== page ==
We evaluate the unexpected shutdown of kino.to, a major platform for unlicensed video streaming in the German market. Using highly disaggregated clickstream data in a difference-in-differences setting, we compare the web behavior of 20,000 consumers in Germany and three control countries. We find that this intervention was not very effective in reducing unlicensed consumption or encouraging licensed consumption, mainly because users quickly switch to alternative unlicensed sites. We highlight that the shutdown additionally had important unintended externalities. Individuals who never visited kino.to and who additionally clicked on news articles that covered the shutdown increased their visits to piracy websites substantially. We show that this effect largely comes from articles that explicitly mention alternative websites or suggest that users do not have to fear legal consequences from unlicensed streaming. Finally, we document that the unlicensed video streaming market is much more fragmented after the shutdown, potentially affecting future interventions, at least in the short run. We argue that our results can be helpful to understand why online piracy rates are still high, despite a plethora of enforcement efforts.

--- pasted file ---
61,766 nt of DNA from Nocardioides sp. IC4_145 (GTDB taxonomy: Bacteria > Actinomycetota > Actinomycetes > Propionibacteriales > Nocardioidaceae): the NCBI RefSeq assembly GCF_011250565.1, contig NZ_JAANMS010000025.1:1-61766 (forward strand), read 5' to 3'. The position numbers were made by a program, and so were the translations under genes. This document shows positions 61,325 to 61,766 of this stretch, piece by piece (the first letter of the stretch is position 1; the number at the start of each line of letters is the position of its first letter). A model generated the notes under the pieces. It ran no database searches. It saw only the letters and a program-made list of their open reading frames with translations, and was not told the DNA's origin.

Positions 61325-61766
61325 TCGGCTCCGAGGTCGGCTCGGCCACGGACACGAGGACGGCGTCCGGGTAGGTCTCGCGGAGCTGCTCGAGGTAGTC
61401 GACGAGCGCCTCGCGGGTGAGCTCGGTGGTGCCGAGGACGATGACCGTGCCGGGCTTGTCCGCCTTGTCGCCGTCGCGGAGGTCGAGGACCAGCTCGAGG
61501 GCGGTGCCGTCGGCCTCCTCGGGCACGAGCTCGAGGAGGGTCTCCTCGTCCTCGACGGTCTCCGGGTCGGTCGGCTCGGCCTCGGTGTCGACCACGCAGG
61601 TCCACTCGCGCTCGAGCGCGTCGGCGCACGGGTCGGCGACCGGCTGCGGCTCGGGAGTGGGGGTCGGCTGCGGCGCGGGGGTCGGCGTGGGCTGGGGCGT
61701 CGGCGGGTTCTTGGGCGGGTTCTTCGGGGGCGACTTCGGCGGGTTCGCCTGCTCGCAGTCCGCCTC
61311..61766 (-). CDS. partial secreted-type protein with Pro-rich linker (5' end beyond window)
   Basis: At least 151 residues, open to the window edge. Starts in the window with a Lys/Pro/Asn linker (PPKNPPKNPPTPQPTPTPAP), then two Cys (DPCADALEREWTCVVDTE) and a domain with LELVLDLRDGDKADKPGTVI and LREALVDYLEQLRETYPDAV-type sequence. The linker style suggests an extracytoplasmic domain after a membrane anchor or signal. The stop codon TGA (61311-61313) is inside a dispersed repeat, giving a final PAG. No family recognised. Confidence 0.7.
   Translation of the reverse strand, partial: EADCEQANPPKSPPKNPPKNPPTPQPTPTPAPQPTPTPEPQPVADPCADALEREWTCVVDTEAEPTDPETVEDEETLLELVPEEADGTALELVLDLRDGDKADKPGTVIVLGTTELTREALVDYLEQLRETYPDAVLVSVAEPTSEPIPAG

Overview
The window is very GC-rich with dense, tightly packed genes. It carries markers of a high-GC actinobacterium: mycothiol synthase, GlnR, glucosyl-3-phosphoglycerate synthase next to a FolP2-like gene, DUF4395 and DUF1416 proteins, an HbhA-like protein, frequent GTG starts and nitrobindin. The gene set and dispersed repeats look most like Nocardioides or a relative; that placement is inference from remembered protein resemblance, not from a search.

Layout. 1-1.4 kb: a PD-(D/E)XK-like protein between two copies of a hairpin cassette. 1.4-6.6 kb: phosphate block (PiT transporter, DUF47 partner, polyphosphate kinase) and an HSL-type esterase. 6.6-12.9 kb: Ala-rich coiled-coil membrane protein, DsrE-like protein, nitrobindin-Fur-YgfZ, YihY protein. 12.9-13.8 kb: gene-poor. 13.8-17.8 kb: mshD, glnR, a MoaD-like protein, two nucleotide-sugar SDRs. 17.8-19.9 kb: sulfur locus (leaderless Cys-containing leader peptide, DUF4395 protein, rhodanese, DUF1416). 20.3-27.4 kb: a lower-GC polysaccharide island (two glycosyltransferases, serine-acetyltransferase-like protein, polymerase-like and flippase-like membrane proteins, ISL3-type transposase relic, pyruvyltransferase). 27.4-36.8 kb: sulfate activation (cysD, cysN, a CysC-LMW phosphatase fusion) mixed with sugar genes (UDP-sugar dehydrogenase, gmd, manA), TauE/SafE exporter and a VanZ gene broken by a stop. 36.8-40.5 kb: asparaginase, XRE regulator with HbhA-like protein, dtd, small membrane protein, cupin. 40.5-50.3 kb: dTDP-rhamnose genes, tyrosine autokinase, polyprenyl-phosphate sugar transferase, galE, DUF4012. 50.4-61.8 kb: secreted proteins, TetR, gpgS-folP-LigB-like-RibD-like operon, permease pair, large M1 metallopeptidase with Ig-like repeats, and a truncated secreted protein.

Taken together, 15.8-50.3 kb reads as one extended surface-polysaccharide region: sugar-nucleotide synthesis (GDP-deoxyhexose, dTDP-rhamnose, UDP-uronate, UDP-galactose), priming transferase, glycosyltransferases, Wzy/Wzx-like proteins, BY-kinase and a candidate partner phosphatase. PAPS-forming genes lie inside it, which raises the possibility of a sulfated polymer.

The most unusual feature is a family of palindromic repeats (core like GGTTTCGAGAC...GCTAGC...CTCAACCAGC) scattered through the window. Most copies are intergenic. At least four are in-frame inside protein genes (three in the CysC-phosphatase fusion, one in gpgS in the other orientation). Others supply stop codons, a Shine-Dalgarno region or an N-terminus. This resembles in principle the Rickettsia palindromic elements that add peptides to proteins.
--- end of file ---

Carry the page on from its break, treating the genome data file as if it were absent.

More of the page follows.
- Antipiracy policy
- Movie industry
- Natural experiment
Aguiar, L., Claussen, J., & Peukert, C. (2018). Catch Me if You Can: Effectiveness and Consequences of Online Copyright Enforcement. Information Systems Research, 29(3), 656–678. https://doi.org/10.1287/isre.2018.0778